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The Western Region Development Council is hoping to attract local developers to put forward schemes for at least 3.9 million square feet of land it owns in the Western Region. Above, a street scene in the City Mall in Madinat Zayed. Silvia Razgova / The National
The Western Region Development Council is hoping to attract local developers to put forward schemes for at least 3.9 million square feet of land it owns in the Western Region. Above, a street scene in the City Mall in Madinat Zayed. Silvia Razgova / The National

Free land incentive for UAE developers in Western Region

Nearly 4 million square feet of development land in the Western Region is being offered to property developers free of charge in an attempt to bring much needed homes, shops and community services to the under-developed region.

Nearly 4 million square feet of land in the Western Region is being offered to developers free of charge in an attempt to bring much-needed homes, shops and community services to the underdeveloped region.

The Western Region Development Council (WRDC) said yesterday that it is hoping to attract local developers to put forward schemes for at least 3.9 million square feet of land it owns in the Western Region towns of Madinat Zayed, Liwa, Ghayathi, Ruwais, Mirfa, Sila and Delma Island.

The projects would initially bring 684 new town houses and flats to the region, also known as Al Gharbia, which the WRDC says would be likely to rent for prices similar or slightly higher than typical high-end rents in Abu Dhabi city with two-bedroom flats going for Dh75,000 to Dh85,000.

In return for providing the land free of charge, WRDC will charge developers a percentage of the scheme's rental income once the buildings are complete.

Developers will also be required to provide services such as new community shopping areas as well as office space.

A first project, a 248,000 sq ft mixed-use scheme of 110 flats and 130,000 sq ft of offices in three storeys, is being developed by the local developer NTCC and is expected to be completed this year.

WRDC says this is just the start of its ambitious plans for the region, whose population government figures predict to nearly treble from 133,800 in 2010 to a total 377,800 in 2030 as mega projects such as the Shams solar power plant, Etihad Rail and the UAE's first nuclear power plant open in the region.

"This is just the land that is currently committed for development, where plans have already been put in place," said Mohamed Al Hosani, the director of the regional development division at WRDC. "We have more land which is currently belonging to the government and which we can go to the private sector with to create showcases."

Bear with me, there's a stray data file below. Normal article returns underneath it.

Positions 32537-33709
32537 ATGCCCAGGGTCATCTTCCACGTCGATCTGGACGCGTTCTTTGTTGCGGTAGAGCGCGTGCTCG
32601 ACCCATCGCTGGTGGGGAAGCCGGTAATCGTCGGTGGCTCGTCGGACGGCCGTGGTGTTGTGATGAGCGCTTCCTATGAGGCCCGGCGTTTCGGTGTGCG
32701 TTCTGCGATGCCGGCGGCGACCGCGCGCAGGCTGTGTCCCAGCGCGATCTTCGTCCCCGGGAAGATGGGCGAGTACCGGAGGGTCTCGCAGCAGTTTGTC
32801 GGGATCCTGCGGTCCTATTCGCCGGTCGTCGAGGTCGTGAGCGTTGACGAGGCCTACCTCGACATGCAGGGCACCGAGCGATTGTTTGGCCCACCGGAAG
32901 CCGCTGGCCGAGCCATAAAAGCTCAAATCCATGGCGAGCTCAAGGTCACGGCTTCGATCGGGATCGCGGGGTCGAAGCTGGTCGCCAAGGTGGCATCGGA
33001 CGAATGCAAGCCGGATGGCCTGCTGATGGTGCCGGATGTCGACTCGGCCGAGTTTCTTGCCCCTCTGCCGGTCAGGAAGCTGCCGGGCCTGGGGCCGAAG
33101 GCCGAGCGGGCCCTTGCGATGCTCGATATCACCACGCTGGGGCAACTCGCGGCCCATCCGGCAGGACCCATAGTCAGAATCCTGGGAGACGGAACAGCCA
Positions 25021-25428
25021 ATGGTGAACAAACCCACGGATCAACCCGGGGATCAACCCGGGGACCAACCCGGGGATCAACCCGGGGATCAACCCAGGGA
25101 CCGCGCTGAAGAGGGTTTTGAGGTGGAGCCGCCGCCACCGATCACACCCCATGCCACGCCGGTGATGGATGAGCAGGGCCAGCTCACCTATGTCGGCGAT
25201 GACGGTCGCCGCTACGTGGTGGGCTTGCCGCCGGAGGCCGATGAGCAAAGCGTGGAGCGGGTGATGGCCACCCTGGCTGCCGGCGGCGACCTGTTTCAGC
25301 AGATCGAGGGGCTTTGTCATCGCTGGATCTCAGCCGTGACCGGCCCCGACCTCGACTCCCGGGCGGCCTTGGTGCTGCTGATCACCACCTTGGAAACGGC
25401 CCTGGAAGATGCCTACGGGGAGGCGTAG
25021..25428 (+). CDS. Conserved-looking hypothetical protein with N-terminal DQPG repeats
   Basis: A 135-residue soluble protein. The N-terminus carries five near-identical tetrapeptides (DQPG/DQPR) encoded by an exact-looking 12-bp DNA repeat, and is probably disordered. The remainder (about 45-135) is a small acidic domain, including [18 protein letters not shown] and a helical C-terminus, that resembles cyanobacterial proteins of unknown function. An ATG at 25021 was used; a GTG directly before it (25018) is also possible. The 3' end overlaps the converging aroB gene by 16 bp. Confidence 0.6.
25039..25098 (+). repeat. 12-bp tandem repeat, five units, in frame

Major projects coming to the region such as phases three and four of the new Etihad Rail network are also likely to free up more government-owned land for development when they complete.

"In Ruwais, Delma and Liwa for example, we have 750,000 sq ft of land earmarked for development but because of the huge demand we are expecting that amount could be trebled because we could add land owned by Abu Dhabi Government," Mr Al Hosani said.

WRDC is also understood to have had early stage discussions with banks about setting up a development fund for the region but is thought to have abandoned these in favour of a bottom-up approach of attracting small local developers.

At a presentation to potential investors at the Al Gharbia Development Forum in Abu Dhabi, Tom Moore, the director for development management at Capita Symonds, which is advising WRDC on its strategy to attract inward investment into the region, said that despite having no budget to build new schemes, WRDC was liaising with major public-sector employers in the area to engineer deals that effectively amounted to rental guarantees.

"We are talking to organisations such as Abu Dhabi Education Council. They don't want to build housing. They want to build schools. Elsewhere Adwea [Abu Dhabi Water and Electric Authority] require housing to support the staff they will be bringing in to build and operate the new power and desalination plant in Mirfa," he said.

"That means there's an opportunity for someone to come in and build those houses with a ready-made tenant."

However, Mr Al Hosani said that WRDC had struggled to find investors who could make schemes in some of these areas stack up because the income produced by housing rents was offset by the fact that they were often needed to subsidise low retail rents in the schemes to attract retailers.

 

lbarnard@thenational.ae

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